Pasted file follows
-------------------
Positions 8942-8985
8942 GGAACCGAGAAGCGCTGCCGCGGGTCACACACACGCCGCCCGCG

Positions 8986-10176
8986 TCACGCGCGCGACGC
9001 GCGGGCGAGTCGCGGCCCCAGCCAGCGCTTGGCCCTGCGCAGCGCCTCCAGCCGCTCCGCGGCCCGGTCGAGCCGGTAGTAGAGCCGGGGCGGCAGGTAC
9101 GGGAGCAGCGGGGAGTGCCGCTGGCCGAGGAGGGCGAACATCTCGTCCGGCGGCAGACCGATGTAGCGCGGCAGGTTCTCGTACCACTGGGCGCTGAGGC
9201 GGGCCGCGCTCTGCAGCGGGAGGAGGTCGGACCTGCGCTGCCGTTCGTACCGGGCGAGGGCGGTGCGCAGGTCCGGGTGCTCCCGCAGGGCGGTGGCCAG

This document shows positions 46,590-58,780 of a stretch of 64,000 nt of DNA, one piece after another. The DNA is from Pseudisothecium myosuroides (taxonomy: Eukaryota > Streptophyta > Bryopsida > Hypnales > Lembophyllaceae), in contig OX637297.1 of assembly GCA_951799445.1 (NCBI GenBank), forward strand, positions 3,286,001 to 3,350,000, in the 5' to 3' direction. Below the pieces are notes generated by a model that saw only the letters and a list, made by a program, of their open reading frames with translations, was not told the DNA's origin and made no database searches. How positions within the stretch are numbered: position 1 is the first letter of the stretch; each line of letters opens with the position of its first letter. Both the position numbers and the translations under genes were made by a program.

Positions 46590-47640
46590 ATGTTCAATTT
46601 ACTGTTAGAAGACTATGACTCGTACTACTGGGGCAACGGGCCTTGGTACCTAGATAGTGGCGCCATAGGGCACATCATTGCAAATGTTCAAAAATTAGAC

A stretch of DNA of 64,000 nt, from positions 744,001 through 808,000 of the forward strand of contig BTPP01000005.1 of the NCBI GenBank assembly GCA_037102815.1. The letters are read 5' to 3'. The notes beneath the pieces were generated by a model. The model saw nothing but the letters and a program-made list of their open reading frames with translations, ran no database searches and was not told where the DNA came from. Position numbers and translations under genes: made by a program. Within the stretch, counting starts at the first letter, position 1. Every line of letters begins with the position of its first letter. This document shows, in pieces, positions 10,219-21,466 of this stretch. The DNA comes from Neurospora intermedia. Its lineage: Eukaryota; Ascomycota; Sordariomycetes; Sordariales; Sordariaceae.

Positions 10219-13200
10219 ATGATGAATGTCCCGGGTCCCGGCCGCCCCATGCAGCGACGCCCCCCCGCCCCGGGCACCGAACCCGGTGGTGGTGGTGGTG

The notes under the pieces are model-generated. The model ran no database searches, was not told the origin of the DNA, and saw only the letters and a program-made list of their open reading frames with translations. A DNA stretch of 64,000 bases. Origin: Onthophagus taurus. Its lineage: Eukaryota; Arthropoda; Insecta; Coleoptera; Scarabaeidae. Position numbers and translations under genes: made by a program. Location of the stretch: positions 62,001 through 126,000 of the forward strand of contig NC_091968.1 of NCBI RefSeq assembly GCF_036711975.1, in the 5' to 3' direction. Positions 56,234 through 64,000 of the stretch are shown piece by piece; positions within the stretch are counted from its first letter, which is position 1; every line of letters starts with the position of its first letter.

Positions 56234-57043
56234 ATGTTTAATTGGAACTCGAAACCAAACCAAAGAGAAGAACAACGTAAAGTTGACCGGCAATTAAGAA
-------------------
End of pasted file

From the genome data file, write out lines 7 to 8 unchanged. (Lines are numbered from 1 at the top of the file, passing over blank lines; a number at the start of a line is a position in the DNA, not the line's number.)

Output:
9201 GGGCCGCGCTCTGCAGCGGGAGGAGGTCGGACCTGCGCTGCCGTTCGTACCGGGCGAGGGCGGTGCGCAGGTCCGGGTGCTCCCGCAGGGCGGTGGCCAG

This document shows positions 46,590-58,780 of a stretch of 64,000 nt of DNA, one piece after another. The DNA is from Pseudisothecium myosuroides (taxonomy: Eukaryota > Streptophyta > Bryopsida > Hypnales > Lembophyllaceae), in contig OX637297.1 of assembly GCA_951799445.1 (NCBI GenBank), forward strand, positions 3,286,001 to 3,350,000, in the 5' to 3' direction. Below the pieces are notes generated by a model that saw only the letters and a list, made by a program, of their open reading frames with translations, was not told the DNA's origin and made no database searches. How positions within the stretch are numbered: position 1 is the first letter of the stretch; each line of letters opens with the position of its first letter. Both the position numbers and the translations under genes were made by a program.